Teaching History
Three Primary School Students holding lego during a Discovery Visit to Stonehenge

Teaching Prehistory

Prehistory (before AD 43) is one of the first time periods many children will learn about. It can also be one of the most challenging periods to teach.

Read advice from our historians and learning experts on how to tell your Neolithic from your Bronze Age, the pitfalls to avoid, and suggested activities to try with your students at home, in the classroom, or on a school trip.

This guide is intended to help anyone teaching the prehistoric period, but the activities featured will be of particular use for National Curriculum Key Stage 2. 

Neolithic People Reconstruction

Hints and Tips

  • Break it down – Prehistory covers a very long period of time and can be difficult for young children to understand. Break the era down into specific ages (Stone Age, Bronze Age, Iron Age) and create a timeline to help learners understand how things changed with the developments in the use of materials as well as things that continued.
  • Use real examples – Life during the prehistoric period was very different to anything that we’ve experienced ourselves, and it can be difficult for learners to relate to. Use examples of real prehistoric sites and objects to help them visualise what life was like and relate it to their experiences as much as possible.
  • Get hands-on – Deepen your understanding by taking part in interactive activities themed around prehistory. Build your own roundhouse, create a scale model of Stonehenge or do some more research into other prehistoric sites.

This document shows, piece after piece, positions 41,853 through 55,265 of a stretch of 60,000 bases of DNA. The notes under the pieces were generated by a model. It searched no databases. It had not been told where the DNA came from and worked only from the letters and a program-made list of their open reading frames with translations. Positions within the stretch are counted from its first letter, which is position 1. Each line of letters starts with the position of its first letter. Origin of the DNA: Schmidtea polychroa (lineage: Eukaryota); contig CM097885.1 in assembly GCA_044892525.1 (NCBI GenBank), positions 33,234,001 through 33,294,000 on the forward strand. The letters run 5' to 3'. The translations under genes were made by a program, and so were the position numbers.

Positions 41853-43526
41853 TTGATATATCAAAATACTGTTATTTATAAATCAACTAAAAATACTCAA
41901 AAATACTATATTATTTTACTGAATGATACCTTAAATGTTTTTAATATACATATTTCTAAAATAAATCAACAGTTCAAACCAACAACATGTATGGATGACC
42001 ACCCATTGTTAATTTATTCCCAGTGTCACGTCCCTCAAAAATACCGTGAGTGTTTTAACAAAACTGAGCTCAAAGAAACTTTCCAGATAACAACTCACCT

Suggested activities

History At Home Live! Stonehenge and Summer Solstice

Watch History at Home Live! with Ben Shires and our expert Susan Greaney as they explore what the summer solstice is and why it's such an important time at Stonehenge. 

What is the summer solstice? How does Stonehenge align with the sun? How might prehistoric people have used the monument? Find out the answers to these questions and much more. 

Get to grips with the period

Trethevy Quoit on Bodmin Moor

The prehistoric period was vast – it’s generally understood to be the time before history was recorded. In the British Isles, that’s the time before the Romans arrived in AD 43. The earliest known humans came to England nearly a million years ago, but Paleolithic and Mesolithic nomadic hunter-gatherer lifestyles left little evidence behind in the landscape that we can still see today.

With the introduction of farming in the Neolithic (New Stone Age) period (c.4000–2300 BC) people began to build monuments. Some of these still exist in England today. Among the earliest are sacred places like Windmill Hill and tombs like West Kennet Long Barrow.

Stonehenge was begun around 3000 BC at a time when circular earthwork henges were beginning to be built. The later Neolithic period saw the building of large stone circles like Castlerigg Stone Circle and Avebury Stone Circle. Grime's Graves flint mines were being used by 2600 BC, but soon afterwards people learned to make copper and gold jewellery and tools, with bronze replacing them for tools from about 2200 BC.